Spacer Chapter 6 46
  | Asymmetry | Role-Playing | Earthdawn-ish | Chapter 6 |



    "For the jade itself... it's already been marked, it's not a good carving size... maybe a mark, probably less."
    That seemed a little low. Terzin set the chain mail on the counter.
    Mouse whistled softly, feeling the close links. "It certainly looks as if you found the remnants of someone important. Has the same clan markings on it, too. I'll make you a trade for this right now," he offered. "I have a suit of human-sized chain mail in the back."
    "We'll have to think about it," Terzin said.
    "It's not in the best of condition, but I'll even throw in the cost of refurbishing it."
    "We'll have to think about it," he repeated firmly.
    "Mind if I ask a question?" Harrick inserted. "What are you going to do with it?"
    "We have dwarvish caravans that come through every couple months. I'll be able to hand this over to them and say that some adventurers came in and dropped it off, I purchased it to return to their clan, and get a fair price for it. I guarantee you that you wouldn't be able to get anywhere near the deal that I would, so this is probably the best offer that you're going to get."
    Horse apples, Terzin thought. He didn't trust this dwarf at all. "Well, that's all we have to show you today."
    Mouse glanced at the sack, which obviously contained more that he hadn't seen, and hurriedly said, "I do have some things here that you might be interested in, regardless of trading...." As part of the locksmith side of his business, he explained, for a small fee he provided locked for those with a need for such things—unpickable, operating with two keys, perfectly secure. "Even in a town as small as this, you have to be wary of thieves."
    Dubricus snorted his skepticism, fully shared by the rest of the group. They decided that they had no need of such a service.
    Undeterred, Mouse continued to show them his wares, some of which were obviously items pawned by prior adventurers who had (for whatever reason), never claimed them. That included a couple of decent steel broadswords, the suit of chain mail (slightly rusted, but entirely functional), some jewelry, and a narrow-bladed silver dagger, which he held with an attitude near reverence.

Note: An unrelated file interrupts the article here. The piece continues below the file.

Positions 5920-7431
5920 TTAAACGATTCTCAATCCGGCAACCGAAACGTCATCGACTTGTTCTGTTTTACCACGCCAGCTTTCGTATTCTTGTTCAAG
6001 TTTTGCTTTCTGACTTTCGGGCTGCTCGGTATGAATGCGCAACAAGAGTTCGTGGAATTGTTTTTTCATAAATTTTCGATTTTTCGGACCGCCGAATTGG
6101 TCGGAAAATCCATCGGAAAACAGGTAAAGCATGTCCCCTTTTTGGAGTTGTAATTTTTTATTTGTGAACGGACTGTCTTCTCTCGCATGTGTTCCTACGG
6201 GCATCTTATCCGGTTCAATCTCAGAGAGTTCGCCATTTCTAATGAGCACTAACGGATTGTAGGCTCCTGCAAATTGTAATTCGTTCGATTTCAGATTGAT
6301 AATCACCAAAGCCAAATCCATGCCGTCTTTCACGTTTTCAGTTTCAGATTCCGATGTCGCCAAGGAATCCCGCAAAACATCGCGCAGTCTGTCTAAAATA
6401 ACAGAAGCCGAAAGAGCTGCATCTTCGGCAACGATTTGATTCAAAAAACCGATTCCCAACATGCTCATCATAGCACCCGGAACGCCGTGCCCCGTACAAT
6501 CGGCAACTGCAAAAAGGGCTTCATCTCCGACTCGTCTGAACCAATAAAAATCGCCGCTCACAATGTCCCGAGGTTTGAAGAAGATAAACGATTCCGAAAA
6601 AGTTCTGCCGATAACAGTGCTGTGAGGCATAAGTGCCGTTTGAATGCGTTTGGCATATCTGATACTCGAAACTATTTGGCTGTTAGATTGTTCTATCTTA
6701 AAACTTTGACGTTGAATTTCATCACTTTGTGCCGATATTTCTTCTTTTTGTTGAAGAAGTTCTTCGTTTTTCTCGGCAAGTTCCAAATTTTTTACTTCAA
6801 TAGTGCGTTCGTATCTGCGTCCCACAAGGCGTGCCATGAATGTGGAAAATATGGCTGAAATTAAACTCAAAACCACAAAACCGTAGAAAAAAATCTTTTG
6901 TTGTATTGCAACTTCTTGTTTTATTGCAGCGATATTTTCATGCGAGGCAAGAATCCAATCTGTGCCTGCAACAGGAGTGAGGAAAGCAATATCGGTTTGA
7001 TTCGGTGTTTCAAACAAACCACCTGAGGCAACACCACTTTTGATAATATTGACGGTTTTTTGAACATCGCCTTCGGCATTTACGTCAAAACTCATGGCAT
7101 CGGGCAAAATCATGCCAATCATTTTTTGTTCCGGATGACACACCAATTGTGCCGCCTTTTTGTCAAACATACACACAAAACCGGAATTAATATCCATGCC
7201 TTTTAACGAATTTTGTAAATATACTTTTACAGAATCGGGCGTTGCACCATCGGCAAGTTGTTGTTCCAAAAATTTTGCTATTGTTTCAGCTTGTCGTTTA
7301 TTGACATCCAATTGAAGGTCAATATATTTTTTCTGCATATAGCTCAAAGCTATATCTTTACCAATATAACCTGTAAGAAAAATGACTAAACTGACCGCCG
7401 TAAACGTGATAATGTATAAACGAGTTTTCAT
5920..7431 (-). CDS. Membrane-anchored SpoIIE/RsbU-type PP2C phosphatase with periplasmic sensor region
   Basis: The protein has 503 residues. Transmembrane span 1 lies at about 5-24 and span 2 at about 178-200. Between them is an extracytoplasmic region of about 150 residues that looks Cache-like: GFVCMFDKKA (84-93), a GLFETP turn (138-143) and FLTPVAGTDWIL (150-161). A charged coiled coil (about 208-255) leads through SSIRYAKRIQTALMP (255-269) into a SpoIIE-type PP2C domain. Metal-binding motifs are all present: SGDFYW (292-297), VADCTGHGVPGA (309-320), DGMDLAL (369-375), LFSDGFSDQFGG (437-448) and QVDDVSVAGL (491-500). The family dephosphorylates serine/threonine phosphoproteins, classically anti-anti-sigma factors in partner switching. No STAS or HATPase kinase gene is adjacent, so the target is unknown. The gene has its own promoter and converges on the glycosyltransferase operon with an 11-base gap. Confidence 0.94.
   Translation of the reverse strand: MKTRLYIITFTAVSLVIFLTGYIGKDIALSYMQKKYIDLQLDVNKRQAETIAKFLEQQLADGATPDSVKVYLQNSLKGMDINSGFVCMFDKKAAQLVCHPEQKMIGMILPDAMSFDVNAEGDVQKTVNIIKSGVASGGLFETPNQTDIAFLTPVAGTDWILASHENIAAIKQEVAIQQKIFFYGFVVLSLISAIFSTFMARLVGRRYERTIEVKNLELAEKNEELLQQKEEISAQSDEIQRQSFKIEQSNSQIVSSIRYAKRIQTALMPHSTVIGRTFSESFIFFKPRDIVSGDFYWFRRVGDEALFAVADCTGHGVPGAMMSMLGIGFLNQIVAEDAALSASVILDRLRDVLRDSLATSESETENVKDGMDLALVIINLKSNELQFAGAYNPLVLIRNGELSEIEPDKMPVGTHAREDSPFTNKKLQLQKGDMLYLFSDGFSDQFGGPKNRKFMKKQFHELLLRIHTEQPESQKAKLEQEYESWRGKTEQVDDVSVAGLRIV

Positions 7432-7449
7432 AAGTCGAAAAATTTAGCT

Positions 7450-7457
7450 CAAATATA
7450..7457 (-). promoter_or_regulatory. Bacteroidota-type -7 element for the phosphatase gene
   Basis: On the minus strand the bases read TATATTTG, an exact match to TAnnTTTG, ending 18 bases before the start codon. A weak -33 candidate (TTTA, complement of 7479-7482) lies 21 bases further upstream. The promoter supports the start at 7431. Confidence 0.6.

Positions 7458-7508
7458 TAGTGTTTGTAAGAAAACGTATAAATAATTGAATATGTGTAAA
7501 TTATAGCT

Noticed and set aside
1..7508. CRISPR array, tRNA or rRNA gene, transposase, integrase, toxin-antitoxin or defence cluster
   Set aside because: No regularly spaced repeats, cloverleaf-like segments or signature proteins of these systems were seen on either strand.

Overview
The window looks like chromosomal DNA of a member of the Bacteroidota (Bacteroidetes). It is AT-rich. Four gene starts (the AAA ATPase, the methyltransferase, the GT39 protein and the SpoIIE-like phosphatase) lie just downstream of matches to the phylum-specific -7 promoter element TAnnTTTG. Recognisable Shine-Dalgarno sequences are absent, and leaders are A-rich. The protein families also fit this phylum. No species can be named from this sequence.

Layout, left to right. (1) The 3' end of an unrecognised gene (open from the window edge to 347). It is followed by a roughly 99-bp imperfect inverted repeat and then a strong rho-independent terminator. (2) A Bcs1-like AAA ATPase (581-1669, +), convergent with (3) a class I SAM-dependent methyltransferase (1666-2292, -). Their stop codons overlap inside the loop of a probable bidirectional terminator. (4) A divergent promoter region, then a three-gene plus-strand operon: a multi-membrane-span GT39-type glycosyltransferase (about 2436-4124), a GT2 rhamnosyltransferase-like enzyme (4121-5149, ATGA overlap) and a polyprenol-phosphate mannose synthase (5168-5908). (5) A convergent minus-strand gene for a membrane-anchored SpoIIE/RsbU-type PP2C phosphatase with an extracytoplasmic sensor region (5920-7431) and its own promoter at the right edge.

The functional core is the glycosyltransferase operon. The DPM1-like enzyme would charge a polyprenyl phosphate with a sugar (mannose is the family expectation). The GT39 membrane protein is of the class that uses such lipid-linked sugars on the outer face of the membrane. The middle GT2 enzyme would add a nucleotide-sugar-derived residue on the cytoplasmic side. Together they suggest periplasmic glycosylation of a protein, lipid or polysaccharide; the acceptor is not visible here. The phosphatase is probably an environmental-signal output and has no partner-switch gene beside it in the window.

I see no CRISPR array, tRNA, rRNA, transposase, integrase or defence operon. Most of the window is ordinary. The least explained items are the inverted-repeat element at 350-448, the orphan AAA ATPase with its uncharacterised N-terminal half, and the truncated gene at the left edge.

"No, it doesn't hold much of an edge, I acknowledge that." He sheathed the blade. "Traditionally, nether dead will fall over the moment they're hit with it—at least, that's what the legends say."
    "I have heard such tales, but honestly never seen them in practice," Dubricus said, his usual enthusiasm resurfacing.
    "How much for the dagger?" Terzin asked.
    Mouse appeared to think deeply. "Well, if you're willing to go in trade with some of the things...."
    "How much cash for the dagger?"
    "I certainly couldn't go less than sixty marks."
    Which would just about bankrupt their little party all over again. "Forget it."
    "Probably wise, I mean, what are the odds of you encountering nether dead around this area? I'll find someone who wants it eventually." He put it away with a philosophical shrug.
    The mail was large enough to be a bit snug on Jared or a bit loose on Robin. After some deliberation, and remembering the encounter with the giant rat, Jared bought it—Robin intended to retrieve "her" mail from the bandits, and anyway, she had a shield. He traded in his own (genuine toad-hide, only slightly scarred and bloody) leather armor and paid the cash difference; there was no question of trading in the almost-certainly-undervalued dwarf mail.
    "The only reason I think he might not be dishonest about that," Harrick said—"that" being the safe deposit service, when they had left the pawnshop—"is frankly people know where he lives, and it would be really hard to get that entire shop out of the way in a hurry. Pawnshops are flammable."
    "He could just be hoping that we'd never come back," Robin suggested.
    "That's what he's hoping for, I don't think he's gonna steal stuff, he's just gonna hope we don't come back."